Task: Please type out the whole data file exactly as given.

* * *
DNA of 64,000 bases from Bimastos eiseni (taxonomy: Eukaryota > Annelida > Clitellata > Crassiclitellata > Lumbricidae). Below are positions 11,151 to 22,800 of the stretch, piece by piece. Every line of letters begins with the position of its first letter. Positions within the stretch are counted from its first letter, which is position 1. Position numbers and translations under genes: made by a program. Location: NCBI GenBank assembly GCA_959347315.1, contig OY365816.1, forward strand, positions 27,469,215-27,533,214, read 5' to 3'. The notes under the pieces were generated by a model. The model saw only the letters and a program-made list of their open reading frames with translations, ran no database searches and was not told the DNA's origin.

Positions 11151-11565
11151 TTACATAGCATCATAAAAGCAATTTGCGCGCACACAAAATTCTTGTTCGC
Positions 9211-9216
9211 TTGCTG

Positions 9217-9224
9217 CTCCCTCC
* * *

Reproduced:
DNA of 64,000 bases from Bimastos eiseni (taxonomy: Eukaryota > Annelida > Clitellata > Crassiclitellata > Lumbricidae). Below are positions 11,151 to 22,800 of the stretch, piece by piece. Every line of letters begins with the position of its first letter. Positions within the stretch are counted from its first letter, which is position 1. Position numbers and translations under genes: made by a program. Location: NCBI GenBank assembly GCA_959347315.1, contig OY365816.1, forward strand, positions 27,469,215-27,533,214, read 5' to 3'. The notes under the pieces were generated by a model. The model saw only the letters and a program-made list of their open reading frames with translations, ran no database searches and was not told the DNA's origin.

Positions 11151-11565
11151 TTACATAGCATCATAAAAGCAATTTGCGCGCACACAAAATTCTTGTTCGC
Positions 9211-9216
9211 TTGCTG

Positions 9217-9224
9217 CTCCCTCC